Powdered alcohol requires one minute of stirring, and its alcoholic effect is uncertain.
There are also concerns that someone might think to snort the powered alcohol rather than add water.
But ATTTB official Tom Hogue told the Associated Press that until problems occur with powered alcohol, the federal government cannot stop its production and sale as long as it conforms to regulations regarding ingredients, which it does. Individual states, however, can regulate its sale within state lines, and almost one dozen states, including Alaska, Colorado, South Carolina and Vermont have undertaken legislative efforts to stop the sale of powered alcohol.
Phillips is prepared for the onslaught of protest. The product’s website, which states clearly the company is looking to patent its process and has no interest in investors at this time, also presents arguments against Palcohol, and then knocks those arguments by arguing that powered alcohol is no different than bottled alcohol.
“It’s irresponsible to ban Palcohol,’’ the website reads. “By banning powered alcohol, the state will create a black market which means the state loses control of the distribution. Banning Palcohol will make it easier for kids to get access to the product.
“A package of Palcohol is almost five times bigger than a 50 milliliter bottle of liquid alcohol; it is much harder to conceal,’’ the website states. “Palcohol does not dissolve instantly in liquid, and would take over a minute of stirring to dissolve the equivalent of one shot of alcohol into a drink, when one can spike a drink with liquid alcohol in about three seconds.”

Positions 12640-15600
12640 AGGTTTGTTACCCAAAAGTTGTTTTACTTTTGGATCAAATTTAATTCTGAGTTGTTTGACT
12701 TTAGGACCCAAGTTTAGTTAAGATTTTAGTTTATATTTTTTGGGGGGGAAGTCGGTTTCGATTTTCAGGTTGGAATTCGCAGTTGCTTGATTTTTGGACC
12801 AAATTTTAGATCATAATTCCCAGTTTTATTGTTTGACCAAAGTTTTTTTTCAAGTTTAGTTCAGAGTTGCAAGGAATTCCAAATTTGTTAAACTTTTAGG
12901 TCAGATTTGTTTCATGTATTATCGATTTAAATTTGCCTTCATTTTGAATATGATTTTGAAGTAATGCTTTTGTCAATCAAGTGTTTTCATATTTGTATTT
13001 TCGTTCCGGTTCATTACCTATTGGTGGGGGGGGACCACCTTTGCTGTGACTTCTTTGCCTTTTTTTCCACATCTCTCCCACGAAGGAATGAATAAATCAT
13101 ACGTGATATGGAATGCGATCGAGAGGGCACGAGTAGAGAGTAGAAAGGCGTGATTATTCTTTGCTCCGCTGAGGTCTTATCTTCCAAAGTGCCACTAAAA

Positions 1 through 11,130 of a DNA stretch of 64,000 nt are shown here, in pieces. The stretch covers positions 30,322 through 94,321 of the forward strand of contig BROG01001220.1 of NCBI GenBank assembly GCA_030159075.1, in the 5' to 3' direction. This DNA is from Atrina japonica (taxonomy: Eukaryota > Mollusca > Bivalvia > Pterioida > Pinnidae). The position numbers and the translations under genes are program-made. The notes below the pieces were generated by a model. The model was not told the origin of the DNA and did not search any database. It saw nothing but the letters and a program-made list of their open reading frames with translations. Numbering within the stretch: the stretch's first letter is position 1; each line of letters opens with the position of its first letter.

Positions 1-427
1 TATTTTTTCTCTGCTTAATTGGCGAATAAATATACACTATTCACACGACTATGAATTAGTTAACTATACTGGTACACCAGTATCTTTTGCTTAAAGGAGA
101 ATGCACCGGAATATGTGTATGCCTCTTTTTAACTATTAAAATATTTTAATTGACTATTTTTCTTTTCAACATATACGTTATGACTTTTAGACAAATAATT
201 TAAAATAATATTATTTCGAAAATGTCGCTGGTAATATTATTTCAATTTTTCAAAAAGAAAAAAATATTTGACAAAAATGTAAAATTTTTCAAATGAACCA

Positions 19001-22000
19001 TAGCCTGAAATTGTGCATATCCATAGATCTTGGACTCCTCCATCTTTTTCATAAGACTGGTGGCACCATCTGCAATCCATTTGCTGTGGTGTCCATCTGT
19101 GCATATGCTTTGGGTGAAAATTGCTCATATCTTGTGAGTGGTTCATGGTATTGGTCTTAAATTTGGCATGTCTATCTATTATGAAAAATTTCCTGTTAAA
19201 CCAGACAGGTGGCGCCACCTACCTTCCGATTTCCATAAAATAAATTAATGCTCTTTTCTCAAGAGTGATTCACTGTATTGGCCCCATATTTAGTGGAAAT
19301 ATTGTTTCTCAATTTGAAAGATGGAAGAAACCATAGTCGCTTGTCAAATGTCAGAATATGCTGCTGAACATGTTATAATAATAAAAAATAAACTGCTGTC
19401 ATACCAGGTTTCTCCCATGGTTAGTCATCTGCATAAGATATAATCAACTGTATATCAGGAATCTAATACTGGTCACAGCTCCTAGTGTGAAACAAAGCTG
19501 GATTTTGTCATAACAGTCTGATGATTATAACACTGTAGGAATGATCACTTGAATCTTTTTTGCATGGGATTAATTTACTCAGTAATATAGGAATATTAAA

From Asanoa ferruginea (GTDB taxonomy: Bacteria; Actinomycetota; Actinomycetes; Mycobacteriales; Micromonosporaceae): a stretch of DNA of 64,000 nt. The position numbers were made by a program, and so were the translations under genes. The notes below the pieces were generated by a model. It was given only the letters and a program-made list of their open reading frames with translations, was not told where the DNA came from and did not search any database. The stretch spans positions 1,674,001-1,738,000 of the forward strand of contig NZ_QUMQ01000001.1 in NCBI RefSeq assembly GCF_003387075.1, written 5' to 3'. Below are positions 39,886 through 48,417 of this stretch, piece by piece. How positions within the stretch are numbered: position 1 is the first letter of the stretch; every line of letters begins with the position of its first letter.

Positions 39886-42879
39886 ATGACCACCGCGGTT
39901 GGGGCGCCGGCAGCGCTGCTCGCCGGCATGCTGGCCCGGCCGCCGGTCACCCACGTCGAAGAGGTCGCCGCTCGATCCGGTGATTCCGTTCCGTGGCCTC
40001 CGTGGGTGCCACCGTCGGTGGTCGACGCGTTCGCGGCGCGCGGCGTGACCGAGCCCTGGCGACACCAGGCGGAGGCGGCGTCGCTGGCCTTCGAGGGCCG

Palcohol is not the first powered alcohol to be created. General Foods patented a method for powdering alcohol in 1972 but never marketed it. A company from the Netherlands created Booz2Go in the 21st century and it contained just 3 percent alcohol.
According to Fortune magazine, the preliminary “leaked’’ package of Palcohol indicated it was 58 percent alcohol by weight, and 12 percent by volume. Some scientists indicate that powered alcohol has to be under-proofed in order to remain stable, and that a drink made by the Palcohol methods would not provide much alcoholic benefit.
Kent McDill is a staff writer for Millionaire Corner. McDill spent 30 years as a sports writer, working for United Press International and the Daily Herald of Arlington Heights, Ill. From 1988-1999, he covered the Chicago Bulls for the Daily Herald, traveling with them every day through the nine-month season. He also covered the Bulls for UPI from 1985-88, and currently covers the team for www.nba.com. He has written two books on the Bulls, including the new title “100 Things Bulls Fans Should Know And Do Before They Die’, published by Triumph Books. In August 2013, his new book “100 Things Bears Fans Should Know And Do Before They Die” gets published.
In 2008, he resigned from the Herald and became a freelance writer. The Herald hired him to write business features and speeches for the Daily Herald Business Conferences and Awards presentations.
McDill also writes a monthly parenting column for the Herald’s Suburban Parent magazine.
McDill is the father of four children, and an active fan of soccer, Jimmy Buffett and all things Disney.